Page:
We have six weeks before we go back into a M community that we love very much, but also to some people who hurt us deeply. My excitement mounts as I look forward to rekindling relationships with very dear nationals, while I’m also full of dread upon meeting the people who wounded us again. How can I have both these feelings simultaneously? Thank you so much for your candid words, welcoming me into your mess.

    1. shari June 12, 2018

      Thank you so much Janice! “both these feelings simultaneously,” both these worlds…oh the juxtaposed life of cross culture workers. One faithful step at a time, we’ll get there.

  4. Spring June 13, 2018

    This spoke to me deeply. we faced transition on to the field this September. It was ugly. We just can’t seem to face transitions with grace. I was sure we should just head home. I began to pray that Jesus would come, in the mist of the arguing, crying and yelling that was taking place. He knew it was there. I am not hiding from him. I started to slowly feel his peace in the midst of the difficulty.

    As a side note, sometimes I think people should see the reality/messiness of each others lives. Not to glorify it, but to take the loneliness and lies out of it. We all have brokenness, listening to others often encourages me in my journey.

    1. shari June 13, 2018

      Thank you Spring. I agree, transparency would go a long way to show others what it looks like to walk by Faith.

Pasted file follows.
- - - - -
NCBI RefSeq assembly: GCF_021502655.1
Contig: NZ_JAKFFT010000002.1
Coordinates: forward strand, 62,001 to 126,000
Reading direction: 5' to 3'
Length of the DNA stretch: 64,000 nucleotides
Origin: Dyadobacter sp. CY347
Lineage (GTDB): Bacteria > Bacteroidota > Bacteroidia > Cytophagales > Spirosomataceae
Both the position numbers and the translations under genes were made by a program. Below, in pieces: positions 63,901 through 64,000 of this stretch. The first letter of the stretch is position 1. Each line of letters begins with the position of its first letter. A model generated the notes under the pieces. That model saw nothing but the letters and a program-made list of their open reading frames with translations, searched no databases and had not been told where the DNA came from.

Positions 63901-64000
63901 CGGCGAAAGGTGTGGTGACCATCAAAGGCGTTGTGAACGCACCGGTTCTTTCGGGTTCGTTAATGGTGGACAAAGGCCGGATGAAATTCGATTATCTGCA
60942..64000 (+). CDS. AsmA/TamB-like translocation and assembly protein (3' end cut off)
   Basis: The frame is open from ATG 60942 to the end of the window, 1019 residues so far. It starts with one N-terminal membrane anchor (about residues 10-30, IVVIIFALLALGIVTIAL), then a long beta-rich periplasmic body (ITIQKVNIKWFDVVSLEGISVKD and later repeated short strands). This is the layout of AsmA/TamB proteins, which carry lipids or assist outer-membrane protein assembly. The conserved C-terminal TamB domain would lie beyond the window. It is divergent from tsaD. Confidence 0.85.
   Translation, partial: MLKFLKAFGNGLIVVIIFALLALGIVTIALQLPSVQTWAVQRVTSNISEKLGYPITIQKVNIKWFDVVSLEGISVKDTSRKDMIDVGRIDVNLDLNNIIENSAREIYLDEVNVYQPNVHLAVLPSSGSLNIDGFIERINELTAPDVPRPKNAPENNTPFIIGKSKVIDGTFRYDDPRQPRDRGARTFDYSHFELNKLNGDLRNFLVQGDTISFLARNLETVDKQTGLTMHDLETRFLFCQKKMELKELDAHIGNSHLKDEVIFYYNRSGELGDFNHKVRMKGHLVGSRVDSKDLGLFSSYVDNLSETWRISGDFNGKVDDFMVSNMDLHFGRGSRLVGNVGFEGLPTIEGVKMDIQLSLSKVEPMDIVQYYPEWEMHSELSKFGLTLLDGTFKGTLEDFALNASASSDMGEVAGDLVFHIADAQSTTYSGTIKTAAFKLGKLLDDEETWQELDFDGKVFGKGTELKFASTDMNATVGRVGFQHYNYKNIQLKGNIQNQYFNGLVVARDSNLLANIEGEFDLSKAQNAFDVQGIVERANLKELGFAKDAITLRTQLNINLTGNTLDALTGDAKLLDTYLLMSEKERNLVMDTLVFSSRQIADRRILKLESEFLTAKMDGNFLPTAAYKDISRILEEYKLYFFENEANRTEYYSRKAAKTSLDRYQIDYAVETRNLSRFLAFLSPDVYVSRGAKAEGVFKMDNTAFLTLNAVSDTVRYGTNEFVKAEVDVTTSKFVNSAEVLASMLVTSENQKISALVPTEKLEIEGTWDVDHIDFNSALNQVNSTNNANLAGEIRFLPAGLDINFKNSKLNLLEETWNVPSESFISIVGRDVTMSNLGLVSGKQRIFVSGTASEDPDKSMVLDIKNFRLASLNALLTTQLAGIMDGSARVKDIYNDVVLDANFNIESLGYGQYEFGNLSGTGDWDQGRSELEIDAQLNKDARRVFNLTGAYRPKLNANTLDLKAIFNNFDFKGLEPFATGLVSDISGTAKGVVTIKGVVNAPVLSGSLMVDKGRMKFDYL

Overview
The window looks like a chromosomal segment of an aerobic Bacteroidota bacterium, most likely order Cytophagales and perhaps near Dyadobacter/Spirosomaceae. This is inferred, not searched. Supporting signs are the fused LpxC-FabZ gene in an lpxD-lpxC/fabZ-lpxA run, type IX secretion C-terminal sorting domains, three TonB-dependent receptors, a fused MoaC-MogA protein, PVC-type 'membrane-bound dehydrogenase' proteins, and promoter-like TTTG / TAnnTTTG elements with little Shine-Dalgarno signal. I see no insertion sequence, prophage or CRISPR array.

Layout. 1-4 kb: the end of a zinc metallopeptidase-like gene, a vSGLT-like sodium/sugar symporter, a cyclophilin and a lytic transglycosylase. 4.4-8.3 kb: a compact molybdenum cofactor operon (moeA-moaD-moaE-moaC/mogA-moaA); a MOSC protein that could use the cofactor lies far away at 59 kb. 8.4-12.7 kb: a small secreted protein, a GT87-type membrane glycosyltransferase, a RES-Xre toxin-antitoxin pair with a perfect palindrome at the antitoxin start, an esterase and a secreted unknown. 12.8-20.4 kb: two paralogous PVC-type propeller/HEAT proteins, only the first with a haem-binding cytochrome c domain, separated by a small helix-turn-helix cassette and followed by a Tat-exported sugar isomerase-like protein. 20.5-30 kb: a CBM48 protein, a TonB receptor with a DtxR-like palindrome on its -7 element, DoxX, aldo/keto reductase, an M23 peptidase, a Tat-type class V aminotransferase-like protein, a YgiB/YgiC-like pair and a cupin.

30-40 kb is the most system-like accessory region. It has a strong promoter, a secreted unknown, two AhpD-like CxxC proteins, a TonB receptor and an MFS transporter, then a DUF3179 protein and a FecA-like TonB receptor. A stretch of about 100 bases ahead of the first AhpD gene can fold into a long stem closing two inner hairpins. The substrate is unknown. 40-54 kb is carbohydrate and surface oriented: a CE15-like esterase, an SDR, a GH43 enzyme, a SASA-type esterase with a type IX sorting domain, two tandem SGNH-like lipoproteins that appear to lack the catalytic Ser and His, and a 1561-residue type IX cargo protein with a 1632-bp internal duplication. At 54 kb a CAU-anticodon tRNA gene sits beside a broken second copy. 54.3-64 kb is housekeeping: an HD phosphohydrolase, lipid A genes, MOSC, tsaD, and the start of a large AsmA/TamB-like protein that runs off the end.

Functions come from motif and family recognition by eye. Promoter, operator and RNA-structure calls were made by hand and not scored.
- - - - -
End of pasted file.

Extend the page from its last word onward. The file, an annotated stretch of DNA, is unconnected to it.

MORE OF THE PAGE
5. Mandy Carpenter June 13, 2018

    Thank you for your complete and utter honesty. Praying for you and yours.

    1. shari June 13, 2018

      Mandy! Thank you! I covet those prayer more than gold (or coffee).

  6. Liz Baslé June 13, 2018

    Beautiful, touching, and refreshing in its transparency. Thank you for giving the full picture of ministry/transitional challenges, and may you find hope and strength as you forge ahead!

    1. shari June 13, 2018

      Thank you Liz. We must have the full picture of ministry in order to run that marathon. I appreciate you!

  7. Michelle June 13, 2018

    Thank you for your openness about this terrible time you’re enduring. I’m so sorry and I will be praying for your family.

    Some of your story resonated with me. I feel like a broken mess of a thousand piece puzzle that I just can’t seem to fit the pieces back together. And the image of Jesus holding those pieces in place really spoke to me.

    I had coffee with an unbelieving friend yesterday, she seemed lost and overwhelmed and very discouraged. And I wanted to tell her all she needed was Jesus. Then she would have peace and hope, not anxiety or depression. She does need Jesus. But I sat there, struggling with my own anxiety and depression, knowing Jesus was living actively in my heart. It’s hard to not feel like a failure or a hypocrite. How can I offer what I don’t feel myself? Jesus sits with us in the mess, with so much compassion and love. So that’s what I did with my friend. Until He speaks to the storm to be still, I just cling to Him harder, choosing to trust that God will put the pieces back together as He wills. It’s His design after all.

    1. shari June 13, 2018